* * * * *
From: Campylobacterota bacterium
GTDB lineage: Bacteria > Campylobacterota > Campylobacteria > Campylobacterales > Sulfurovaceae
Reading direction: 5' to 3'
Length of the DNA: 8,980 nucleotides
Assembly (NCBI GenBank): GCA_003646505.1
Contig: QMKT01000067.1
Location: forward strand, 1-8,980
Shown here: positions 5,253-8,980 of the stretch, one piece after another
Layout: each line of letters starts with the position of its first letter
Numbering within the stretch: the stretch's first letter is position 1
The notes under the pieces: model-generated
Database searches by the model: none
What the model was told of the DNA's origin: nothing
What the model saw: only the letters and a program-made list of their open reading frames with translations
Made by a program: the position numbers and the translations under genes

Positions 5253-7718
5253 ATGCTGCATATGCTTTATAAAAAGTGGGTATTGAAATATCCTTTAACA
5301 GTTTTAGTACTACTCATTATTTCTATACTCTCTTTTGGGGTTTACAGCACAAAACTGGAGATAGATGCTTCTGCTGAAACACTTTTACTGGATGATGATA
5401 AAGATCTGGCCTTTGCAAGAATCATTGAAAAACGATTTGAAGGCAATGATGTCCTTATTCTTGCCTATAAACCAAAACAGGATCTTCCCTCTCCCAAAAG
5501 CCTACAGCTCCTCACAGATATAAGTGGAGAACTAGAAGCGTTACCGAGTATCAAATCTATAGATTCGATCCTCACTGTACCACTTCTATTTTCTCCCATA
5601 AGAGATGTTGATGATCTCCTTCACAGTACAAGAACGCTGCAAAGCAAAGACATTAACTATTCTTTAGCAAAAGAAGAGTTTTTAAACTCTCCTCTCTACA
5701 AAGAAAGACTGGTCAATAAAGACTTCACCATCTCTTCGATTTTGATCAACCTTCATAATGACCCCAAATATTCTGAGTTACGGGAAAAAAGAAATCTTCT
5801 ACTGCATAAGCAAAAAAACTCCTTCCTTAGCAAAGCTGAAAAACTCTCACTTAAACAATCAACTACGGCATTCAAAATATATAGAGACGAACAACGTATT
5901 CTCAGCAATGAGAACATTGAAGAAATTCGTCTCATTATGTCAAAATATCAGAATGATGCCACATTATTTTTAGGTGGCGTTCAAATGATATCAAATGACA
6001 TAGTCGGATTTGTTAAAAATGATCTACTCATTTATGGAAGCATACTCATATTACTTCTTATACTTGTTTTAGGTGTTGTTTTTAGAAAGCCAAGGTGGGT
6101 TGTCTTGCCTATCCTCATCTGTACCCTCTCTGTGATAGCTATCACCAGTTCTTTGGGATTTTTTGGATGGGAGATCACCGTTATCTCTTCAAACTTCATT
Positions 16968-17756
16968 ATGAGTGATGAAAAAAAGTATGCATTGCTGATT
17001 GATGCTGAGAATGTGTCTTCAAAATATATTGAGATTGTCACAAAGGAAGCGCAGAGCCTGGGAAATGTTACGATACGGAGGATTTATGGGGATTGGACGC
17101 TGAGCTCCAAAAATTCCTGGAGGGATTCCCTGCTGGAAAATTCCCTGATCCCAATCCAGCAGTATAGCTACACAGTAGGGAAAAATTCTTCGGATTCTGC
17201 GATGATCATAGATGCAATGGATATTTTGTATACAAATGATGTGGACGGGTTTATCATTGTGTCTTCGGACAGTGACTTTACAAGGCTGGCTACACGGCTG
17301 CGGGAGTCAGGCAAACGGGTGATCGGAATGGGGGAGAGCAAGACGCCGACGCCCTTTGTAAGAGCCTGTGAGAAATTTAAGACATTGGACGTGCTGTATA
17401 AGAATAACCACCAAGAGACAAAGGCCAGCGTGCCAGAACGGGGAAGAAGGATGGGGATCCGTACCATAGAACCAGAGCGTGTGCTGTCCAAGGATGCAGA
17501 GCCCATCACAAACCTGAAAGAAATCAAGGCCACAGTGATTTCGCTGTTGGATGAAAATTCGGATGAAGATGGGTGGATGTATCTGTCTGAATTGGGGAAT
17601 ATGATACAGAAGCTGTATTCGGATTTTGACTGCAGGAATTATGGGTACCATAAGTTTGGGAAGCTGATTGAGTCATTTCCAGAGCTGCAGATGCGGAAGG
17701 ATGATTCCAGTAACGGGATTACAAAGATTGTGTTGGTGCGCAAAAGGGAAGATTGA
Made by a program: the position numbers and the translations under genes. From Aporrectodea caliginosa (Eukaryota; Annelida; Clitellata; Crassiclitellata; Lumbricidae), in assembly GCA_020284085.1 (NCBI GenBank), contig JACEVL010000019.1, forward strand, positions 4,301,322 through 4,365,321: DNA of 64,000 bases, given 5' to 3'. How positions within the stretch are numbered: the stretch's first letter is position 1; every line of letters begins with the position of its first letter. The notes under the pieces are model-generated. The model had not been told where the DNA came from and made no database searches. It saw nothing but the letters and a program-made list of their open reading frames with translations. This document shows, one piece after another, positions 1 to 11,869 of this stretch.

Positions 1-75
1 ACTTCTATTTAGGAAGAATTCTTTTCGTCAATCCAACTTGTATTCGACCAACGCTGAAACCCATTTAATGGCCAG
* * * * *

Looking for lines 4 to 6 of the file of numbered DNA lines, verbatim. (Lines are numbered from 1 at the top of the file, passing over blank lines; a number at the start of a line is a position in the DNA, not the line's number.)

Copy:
Length of the DNA: 8,980 nucleotides
Assembly (NCBI GenBank): GCA_003646505.1
Contig: QMKT01000067.1